and feel invulnerable. These feelings of invulnerability, as well as family influences,
causes an increased risk of exposure to HIV and increase of risky behaviors leading
to acquisition of HIV such as injected drug use (Corporal, 2008).

            Risky
behaviors include having multiple sexual partners, not using condoms, drinking
alcohol or using any type of drugs with sex, sex with older partners who are
more likely infected, not being tested for HIV, or not being treated for HIV (HIV
Among Youth in the US, 2017). Individuals who are more likely to participate in
risky behaviors are those who are more vulnerable, such as individuals who are facing
emotional distress, death in the family, verbal or physical abuse, bullying at
school, or those who are insecure or unsure of their sexual identity. Many
young men who experiment sexually with other young men experience disapproval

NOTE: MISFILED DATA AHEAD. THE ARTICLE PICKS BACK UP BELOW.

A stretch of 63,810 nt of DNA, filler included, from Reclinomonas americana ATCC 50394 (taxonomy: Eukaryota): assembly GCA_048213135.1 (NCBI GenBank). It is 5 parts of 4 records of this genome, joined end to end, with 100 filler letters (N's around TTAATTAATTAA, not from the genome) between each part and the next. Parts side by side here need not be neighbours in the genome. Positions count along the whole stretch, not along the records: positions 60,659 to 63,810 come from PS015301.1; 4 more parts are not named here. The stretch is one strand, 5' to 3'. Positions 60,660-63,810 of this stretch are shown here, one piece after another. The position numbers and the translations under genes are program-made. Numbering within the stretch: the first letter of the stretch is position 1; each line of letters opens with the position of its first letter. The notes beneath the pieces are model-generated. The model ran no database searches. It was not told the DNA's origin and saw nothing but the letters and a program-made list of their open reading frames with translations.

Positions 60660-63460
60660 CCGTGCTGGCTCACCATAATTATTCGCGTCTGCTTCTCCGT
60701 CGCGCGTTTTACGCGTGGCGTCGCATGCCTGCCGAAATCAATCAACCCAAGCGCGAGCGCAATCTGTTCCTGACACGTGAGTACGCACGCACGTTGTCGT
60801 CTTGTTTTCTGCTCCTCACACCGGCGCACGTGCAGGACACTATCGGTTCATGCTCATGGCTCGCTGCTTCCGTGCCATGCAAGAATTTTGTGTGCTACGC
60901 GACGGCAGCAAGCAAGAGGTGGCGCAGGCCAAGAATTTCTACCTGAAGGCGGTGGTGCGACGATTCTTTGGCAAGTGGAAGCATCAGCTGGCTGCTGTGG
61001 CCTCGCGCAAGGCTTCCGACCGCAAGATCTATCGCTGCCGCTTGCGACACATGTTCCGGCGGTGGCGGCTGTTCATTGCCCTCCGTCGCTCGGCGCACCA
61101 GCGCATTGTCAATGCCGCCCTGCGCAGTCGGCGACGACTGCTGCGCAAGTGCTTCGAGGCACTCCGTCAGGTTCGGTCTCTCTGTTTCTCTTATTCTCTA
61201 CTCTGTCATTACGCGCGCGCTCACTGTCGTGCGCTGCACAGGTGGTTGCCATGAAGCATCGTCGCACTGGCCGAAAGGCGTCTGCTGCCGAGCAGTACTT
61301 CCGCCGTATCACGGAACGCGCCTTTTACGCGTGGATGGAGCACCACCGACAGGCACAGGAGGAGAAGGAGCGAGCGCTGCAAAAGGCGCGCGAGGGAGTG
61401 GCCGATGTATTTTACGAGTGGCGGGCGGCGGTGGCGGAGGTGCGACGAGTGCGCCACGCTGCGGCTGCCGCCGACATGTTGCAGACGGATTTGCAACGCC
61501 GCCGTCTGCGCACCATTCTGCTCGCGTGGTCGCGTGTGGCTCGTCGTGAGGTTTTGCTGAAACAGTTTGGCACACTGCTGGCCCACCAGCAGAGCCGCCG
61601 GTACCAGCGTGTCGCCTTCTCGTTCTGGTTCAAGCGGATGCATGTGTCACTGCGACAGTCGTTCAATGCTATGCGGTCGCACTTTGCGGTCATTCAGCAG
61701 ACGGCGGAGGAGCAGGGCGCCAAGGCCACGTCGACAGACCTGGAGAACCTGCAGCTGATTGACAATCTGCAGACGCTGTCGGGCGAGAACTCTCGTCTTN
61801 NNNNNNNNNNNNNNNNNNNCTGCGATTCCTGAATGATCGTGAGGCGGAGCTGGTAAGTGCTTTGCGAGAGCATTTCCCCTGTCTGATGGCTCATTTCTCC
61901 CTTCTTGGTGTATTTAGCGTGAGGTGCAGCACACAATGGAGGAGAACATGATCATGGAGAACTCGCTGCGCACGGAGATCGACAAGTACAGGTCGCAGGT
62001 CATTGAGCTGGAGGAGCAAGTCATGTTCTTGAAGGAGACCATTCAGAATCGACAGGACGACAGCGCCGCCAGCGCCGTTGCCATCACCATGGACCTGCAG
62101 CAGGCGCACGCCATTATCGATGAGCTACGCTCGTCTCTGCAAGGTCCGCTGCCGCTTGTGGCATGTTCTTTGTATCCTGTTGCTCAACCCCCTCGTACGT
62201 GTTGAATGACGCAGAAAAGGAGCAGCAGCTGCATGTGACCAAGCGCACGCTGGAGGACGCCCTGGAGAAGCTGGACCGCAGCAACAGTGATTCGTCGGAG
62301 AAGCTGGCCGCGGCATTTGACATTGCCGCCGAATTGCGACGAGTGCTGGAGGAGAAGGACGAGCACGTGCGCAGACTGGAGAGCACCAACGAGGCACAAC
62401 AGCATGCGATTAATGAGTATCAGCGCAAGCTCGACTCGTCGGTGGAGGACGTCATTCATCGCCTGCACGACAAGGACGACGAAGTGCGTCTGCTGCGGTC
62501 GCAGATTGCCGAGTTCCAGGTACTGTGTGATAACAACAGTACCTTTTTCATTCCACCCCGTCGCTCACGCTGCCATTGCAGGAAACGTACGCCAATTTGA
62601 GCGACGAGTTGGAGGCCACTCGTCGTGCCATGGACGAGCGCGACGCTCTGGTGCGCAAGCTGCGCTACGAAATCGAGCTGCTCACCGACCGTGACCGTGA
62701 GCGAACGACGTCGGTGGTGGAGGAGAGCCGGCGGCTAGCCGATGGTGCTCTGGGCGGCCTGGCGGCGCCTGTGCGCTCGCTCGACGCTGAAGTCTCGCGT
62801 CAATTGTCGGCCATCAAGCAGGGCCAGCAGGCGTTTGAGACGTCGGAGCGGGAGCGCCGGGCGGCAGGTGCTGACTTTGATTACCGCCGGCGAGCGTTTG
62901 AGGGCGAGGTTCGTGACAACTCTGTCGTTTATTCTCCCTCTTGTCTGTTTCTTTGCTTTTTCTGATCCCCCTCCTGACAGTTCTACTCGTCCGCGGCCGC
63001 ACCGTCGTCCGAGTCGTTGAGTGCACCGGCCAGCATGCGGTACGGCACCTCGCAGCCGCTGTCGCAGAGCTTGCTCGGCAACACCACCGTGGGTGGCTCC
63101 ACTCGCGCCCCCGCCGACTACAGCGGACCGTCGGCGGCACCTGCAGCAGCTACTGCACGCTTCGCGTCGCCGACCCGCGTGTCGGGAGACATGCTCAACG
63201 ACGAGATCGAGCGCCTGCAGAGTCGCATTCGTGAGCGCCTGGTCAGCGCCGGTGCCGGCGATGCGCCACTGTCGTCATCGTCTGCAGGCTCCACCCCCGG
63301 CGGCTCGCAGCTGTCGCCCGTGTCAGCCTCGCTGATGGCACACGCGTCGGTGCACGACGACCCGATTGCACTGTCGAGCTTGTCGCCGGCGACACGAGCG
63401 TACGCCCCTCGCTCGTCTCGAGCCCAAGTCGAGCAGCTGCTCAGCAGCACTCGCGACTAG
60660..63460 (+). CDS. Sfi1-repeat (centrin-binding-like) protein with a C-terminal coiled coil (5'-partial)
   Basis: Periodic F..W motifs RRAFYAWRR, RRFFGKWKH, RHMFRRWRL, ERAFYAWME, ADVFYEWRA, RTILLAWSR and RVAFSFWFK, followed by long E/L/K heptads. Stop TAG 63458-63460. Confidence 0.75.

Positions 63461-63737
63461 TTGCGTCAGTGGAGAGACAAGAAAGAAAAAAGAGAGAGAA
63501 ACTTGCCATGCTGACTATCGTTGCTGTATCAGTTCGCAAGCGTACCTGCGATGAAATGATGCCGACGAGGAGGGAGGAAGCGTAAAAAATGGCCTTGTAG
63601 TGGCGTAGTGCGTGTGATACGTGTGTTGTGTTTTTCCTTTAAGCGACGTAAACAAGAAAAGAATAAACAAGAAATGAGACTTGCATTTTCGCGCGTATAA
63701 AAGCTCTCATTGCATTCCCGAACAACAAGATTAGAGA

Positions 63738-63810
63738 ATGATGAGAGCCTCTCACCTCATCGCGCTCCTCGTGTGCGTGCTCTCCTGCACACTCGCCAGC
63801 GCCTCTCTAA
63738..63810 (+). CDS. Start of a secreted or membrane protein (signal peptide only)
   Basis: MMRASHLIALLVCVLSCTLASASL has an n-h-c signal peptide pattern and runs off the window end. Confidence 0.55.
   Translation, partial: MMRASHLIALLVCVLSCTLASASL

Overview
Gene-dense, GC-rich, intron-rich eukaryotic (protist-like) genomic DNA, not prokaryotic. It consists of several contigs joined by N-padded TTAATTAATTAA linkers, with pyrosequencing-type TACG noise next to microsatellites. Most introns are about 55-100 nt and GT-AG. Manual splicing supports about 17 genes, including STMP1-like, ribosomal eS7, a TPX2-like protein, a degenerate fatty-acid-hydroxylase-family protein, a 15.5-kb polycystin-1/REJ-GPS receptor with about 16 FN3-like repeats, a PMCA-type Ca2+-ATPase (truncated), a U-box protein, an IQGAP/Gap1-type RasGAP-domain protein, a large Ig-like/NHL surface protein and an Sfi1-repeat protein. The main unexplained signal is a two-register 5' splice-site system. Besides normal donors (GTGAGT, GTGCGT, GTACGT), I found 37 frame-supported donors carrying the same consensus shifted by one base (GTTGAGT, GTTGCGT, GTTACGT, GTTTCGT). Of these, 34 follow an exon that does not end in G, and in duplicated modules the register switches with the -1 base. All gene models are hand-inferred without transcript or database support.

from others with homophobia, which increases their likelihood of participating
in risky behaviors leading the acquisition of HIV. It has been statistically found
that African Americans, Hispanics, and Whites participate in different risky
behaviors at different rates (Vital Signs: HIV Infection, Testing, and Risk
Behaviors Among Youths-United States, 2013). Hispanic youth, for example, are
more likely to have multiple partners, inject illegal drugs before sexual
contact, or not use a condom. African American youth, in contrast, are less
likely to use drugs before sexual contact. White youth, despite receiving the
most HIV infection education in school, have similar rates of risky behavior to
the above races (Vital Signs: HIV Infection, Testing, and Risk Behaviors Among
Youths-United States, 2013).

            Youth
with HIV, of any background, experience many hardships that are not limited to
the immediate effects of the disease itself. Many times, young men and women
are mistreated in school and at home due to the stigma surrounding those with
HIV. Bullying is an ever-present issue in today’s society, especially due to
the prevalent use of social media, and those with HIV are of no exception. The overall
stigma and discrimination of HIV infected persons has often caused an
overarching homophobic view in the United States (Corporal, 2008). This